90. Bocephus says:

    97. Not just tough. Internet tough.

  91. homeboken says:

    Nom – Double cheers for the BT’s. I have one that is very big for the breed but would not know the first thing about how to be aggressive. His response to another dog lunging and growling is to get into play-bow.

  92. Comrade Nom Deplume says:

    [99] SX

    Nope, I’m old school. I don’t say anything here I wouldn’t say to your face. And I freely admit that if we got into it, I probably would have been pounded silly. That guy was big. But I don’t back down from challenges; that’s a guaranteed loss every time.

    If you want, call me out on it. I don’t mine and would actually look forward to it. Must be the Irish side, but I do enjoy confrontation a lot more than I did when I was younger—debate, ring, dojo, doesn’t matter. Besides, anything to get this lame group to a GTG.

  93. Comrade Nom Deplume says:



  94. Comrade Nom Deplume says:

    [100] HB

    That’s unusual. BTs are known for being aggressive with other dogs. Even when they play, they look like they are fighting. And they love to play tug of war. Mine will latch onto a toy and I can spin her around with it.

    Kinda like this:

  95. Comrade Nom Deplume says:

    [101] redux

    Meant to say that I would have been pounded silly by guy in Virginia. Not you.

    Nothing to go by on that score. You could be Chuck Norris or Pee Wee Herman.

  96. Anon E. Moose says:

    Grim [88];

    One of the LA’s we worked with this past year cleared almost $350k in ’10. Not a bad year, you know, for being armageddon and the end of the world and all. Certainly an exception case, but I’m hearing the same kind of buzz from all the long-timers, the exodus of the easy-money leaches is a welcome change.

    BK laywers get paid well, and first. Undertakers, too. There’s money to be made among the smouldering ruins.

    My experience is that supply and demand works. There’s plenty to be said for skills, knowledge and qualifications, but most of what drives salary is being willing to do what other people aren’t. That’s not to say that I particularly admire what I’ve experienced most realtors being willing to do that I wouldn’t, but the bottom line is they do, and I doubt they would but for the compensation involved.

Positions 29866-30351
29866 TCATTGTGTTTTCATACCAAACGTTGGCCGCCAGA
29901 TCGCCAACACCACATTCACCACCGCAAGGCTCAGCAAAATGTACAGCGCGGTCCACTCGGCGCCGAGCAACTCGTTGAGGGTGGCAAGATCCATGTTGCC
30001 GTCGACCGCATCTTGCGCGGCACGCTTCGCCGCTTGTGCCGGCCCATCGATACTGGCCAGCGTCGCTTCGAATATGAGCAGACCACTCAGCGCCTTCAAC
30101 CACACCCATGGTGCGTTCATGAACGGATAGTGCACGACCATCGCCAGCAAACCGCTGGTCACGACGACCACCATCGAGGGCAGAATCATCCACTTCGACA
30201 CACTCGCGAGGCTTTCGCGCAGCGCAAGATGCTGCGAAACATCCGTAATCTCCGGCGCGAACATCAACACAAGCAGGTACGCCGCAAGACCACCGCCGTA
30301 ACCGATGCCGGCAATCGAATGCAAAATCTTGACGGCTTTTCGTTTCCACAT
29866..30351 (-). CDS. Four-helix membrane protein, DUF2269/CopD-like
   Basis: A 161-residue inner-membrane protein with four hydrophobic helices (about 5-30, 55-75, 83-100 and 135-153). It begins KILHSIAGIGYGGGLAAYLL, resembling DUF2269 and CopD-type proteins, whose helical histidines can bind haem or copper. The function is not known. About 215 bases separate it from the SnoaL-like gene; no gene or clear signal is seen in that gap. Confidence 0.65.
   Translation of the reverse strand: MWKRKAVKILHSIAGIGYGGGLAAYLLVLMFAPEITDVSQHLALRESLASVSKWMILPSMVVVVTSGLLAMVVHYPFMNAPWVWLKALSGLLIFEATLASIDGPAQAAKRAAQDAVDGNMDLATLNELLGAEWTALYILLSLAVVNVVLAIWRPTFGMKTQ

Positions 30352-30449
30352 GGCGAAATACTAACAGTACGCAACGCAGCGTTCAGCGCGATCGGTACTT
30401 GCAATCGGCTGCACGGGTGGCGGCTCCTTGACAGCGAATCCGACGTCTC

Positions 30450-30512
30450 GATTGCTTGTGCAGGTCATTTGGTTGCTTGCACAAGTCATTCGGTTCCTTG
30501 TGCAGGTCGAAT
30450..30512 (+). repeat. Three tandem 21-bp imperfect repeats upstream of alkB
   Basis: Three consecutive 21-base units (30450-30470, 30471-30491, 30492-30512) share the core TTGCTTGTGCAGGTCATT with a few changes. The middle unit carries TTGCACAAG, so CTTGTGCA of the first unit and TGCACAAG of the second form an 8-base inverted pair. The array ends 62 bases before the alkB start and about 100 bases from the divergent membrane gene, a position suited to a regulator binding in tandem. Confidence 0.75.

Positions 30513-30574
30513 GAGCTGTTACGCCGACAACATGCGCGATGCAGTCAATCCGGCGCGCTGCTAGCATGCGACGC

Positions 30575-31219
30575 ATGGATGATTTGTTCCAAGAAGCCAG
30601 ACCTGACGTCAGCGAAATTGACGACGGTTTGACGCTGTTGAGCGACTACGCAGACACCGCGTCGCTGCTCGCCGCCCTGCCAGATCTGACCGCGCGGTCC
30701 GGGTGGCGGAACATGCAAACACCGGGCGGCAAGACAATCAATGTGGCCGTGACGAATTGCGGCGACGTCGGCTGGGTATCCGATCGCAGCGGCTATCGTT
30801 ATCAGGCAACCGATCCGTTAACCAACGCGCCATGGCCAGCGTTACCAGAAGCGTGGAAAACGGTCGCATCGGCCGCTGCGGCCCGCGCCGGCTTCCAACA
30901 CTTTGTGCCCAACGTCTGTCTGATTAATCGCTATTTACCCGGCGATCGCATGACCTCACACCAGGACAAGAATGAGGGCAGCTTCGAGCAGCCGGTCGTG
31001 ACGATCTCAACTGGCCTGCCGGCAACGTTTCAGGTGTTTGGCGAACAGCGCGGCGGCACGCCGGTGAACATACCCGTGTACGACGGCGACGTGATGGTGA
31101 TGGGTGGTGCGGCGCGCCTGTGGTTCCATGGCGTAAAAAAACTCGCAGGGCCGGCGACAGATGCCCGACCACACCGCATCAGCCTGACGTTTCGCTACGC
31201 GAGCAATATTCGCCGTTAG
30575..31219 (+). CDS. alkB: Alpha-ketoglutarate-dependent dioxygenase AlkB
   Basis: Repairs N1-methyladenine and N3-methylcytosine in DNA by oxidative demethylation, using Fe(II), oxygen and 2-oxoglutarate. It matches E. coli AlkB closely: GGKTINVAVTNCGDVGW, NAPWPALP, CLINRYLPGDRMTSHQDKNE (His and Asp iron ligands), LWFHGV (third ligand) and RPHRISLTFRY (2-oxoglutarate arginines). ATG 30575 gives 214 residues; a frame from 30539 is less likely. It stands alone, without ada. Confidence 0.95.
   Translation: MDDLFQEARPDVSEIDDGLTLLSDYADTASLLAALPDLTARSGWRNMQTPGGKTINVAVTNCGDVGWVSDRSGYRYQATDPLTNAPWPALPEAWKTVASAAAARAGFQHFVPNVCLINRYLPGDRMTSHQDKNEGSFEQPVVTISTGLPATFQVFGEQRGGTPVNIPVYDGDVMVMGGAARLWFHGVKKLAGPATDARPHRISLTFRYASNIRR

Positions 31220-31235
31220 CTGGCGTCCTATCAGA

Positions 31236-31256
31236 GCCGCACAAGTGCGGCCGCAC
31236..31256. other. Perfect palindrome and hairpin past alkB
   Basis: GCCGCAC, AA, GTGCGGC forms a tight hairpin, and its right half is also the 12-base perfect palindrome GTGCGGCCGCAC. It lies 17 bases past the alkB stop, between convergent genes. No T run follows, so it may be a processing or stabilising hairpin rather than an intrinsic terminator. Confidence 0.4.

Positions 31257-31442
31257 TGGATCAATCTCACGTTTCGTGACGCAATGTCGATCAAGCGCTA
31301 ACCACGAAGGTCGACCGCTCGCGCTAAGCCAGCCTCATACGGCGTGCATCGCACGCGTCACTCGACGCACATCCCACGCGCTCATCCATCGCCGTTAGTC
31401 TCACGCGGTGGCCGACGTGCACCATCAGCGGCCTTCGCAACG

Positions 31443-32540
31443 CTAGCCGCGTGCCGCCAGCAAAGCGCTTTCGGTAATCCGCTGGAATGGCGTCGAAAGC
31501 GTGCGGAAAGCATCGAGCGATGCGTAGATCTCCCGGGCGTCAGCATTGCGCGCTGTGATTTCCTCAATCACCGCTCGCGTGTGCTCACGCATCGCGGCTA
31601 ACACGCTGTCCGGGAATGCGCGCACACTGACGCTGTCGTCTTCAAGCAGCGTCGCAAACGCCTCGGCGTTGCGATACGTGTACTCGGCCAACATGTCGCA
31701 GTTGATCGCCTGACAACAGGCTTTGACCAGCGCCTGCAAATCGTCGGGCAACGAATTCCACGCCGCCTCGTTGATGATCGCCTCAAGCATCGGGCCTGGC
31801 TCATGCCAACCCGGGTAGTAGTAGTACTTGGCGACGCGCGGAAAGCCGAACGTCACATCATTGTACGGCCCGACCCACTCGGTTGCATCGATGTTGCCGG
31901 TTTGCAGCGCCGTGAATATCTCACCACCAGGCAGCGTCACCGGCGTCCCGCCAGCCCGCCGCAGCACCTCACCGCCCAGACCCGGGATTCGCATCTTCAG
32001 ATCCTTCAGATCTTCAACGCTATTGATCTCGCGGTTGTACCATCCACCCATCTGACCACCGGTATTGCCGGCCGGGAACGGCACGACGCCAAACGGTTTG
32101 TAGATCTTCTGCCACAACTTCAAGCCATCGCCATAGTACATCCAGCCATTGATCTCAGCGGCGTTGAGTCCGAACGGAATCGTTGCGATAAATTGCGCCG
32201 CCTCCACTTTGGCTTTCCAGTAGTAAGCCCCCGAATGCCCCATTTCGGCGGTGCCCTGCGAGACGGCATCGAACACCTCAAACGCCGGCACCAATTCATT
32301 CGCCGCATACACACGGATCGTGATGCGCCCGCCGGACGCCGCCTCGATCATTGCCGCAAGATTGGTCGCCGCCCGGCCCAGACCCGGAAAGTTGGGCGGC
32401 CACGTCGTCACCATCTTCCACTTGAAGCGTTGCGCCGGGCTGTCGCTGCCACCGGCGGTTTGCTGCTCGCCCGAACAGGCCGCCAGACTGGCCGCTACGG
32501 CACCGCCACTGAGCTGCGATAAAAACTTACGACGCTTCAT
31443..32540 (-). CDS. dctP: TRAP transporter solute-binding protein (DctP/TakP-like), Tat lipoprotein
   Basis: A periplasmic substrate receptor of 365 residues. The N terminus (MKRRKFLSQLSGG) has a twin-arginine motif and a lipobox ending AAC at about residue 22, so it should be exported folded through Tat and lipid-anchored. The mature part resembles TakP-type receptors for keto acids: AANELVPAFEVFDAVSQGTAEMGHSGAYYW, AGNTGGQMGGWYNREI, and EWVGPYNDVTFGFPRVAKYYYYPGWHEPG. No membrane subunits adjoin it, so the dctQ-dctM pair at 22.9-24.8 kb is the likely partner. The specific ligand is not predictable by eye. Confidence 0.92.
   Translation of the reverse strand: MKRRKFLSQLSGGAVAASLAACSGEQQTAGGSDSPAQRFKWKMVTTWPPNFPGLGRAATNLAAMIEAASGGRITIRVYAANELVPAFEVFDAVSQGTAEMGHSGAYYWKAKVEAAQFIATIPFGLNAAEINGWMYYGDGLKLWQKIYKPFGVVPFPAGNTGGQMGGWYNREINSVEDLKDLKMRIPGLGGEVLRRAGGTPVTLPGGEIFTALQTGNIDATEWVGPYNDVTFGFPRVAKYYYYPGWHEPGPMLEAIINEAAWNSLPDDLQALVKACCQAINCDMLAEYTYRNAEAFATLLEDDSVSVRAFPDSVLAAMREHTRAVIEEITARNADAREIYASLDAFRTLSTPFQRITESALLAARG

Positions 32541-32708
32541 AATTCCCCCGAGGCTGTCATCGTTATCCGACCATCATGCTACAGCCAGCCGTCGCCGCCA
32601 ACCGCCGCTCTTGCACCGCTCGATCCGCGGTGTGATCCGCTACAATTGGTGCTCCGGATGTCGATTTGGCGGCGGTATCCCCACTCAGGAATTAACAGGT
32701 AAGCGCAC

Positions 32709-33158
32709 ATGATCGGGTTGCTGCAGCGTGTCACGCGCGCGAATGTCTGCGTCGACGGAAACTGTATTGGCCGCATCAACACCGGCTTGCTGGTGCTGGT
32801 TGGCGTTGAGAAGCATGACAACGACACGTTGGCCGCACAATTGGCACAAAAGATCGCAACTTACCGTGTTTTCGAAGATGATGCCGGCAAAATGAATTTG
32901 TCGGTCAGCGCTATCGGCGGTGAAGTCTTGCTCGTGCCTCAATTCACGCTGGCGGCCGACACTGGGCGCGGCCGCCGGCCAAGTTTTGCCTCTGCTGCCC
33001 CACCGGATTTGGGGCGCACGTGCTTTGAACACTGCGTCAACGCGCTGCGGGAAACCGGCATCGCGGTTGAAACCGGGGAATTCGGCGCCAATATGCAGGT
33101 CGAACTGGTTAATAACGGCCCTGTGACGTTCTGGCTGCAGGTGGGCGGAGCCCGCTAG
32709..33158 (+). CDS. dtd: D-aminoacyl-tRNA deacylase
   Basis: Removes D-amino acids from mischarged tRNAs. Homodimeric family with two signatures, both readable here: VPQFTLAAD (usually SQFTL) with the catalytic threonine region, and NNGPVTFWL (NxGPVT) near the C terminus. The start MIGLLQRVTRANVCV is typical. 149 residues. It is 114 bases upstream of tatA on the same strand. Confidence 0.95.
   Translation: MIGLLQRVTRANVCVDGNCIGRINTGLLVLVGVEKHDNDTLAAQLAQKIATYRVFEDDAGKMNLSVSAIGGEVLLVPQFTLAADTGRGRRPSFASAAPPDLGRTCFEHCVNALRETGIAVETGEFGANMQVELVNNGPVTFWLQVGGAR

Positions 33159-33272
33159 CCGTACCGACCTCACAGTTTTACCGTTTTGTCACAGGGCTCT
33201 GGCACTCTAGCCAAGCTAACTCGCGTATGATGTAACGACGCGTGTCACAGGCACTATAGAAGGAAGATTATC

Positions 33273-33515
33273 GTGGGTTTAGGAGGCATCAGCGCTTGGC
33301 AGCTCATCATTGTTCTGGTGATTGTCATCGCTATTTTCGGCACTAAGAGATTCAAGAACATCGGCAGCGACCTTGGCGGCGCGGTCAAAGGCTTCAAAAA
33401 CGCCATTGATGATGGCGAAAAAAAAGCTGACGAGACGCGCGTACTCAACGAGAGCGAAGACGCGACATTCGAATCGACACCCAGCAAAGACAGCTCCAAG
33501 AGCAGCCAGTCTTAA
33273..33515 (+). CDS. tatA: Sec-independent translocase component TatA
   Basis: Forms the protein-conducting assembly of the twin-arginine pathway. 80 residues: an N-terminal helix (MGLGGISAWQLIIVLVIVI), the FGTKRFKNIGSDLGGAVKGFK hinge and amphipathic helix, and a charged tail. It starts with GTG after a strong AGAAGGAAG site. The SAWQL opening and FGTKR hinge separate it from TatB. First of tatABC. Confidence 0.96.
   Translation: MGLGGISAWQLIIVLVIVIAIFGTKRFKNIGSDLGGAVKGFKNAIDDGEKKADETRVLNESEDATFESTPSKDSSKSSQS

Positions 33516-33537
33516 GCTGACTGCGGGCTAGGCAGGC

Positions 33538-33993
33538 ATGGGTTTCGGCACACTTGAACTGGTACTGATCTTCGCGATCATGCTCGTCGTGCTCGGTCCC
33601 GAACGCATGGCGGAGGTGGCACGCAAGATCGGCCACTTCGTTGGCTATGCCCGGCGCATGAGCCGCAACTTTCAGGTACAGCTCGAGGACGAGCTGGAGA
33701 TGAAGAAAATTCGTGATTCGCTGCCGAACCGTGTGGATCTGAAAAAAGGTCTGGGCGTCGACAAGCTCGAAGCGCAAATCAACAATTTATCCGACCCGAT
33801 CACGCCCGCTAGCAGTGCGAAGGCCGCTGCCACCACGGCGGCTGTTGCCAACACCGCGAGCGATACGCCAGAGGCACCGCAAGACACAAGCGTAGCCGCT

97. Painhrtz - I ain't dead yet says:

    Nom my BIL’s BT plays with our 120lb German Shepherd when they are up from NC. It is pretty funny to watch. The little fart machine BT has absolutely no fear of my bear dog

  98. Comrade Nom Deplume says:

    [105] moose

    “most of what drives salary is being willing to do what other people aren’t.”

    That explains salaries in BIGLAW firms. It ain’t cuz you so smart; it’s because, all things being equal, you wouldn’t work in those hellholes otherwise.

    When I was at Skadden, one of my co-associates worked on the Citi-Travelers deal. This was before Gunderson touched off the salary wars. He sat down one day and calculated that during a six month stretch, if he figured out his salary on the basis of hours spent in the office, he was making $9 an hour.

  99. Comrade Nom Deplume says:

    [106] pain

    Funny. My BT just wandered into my home office a little while ago and stunk the joint up. Smelled so bad I looked outside the office to see if he left a present under the tree.

  100. Ghost of Xmas Future says:

    Pb moving at a high enough velocity is a precious metal.

  101. Comrade Nom Deplume says:

    Pain, homboken,

    now this BT owner is just asking for it.

  102. Happy Renter says:

    [80] “Did the NAR release the revisions, only because it makes the current market recovery appear stronger?”

    Ha! Yeah, showing last year’s real numbers against this year’s latest fake numbers makes things look so much better.

    Buy now or be priced out forever, folks!

  103. SX says:

    101. Old School to me is just not even bothering with online stuff. Most of my buddies that are truly old school don’t even own computers.

  104. JJ says:

    I declare the recession over. I had to wait in line for 20 minutes at the jeweler to get my wife a xmas gift. In the diamond district ever store was crowded at three pm in the rain on a weekday. Everyone in front of me bought, no tire kickers. Owner told me this year much better.

    Glad to see countrywide settlement. Although I think BAC should not have to pay anything. They were forced at shotgun to buy this dog and eat big losses then the govt fines them for things prior CEO did. That is BS> Bank of America is doing the Lords work. God Bless them. Plus havent their stock holders been punished enough. If we are bailing out mortgage holders we should bail out BAC stock holders.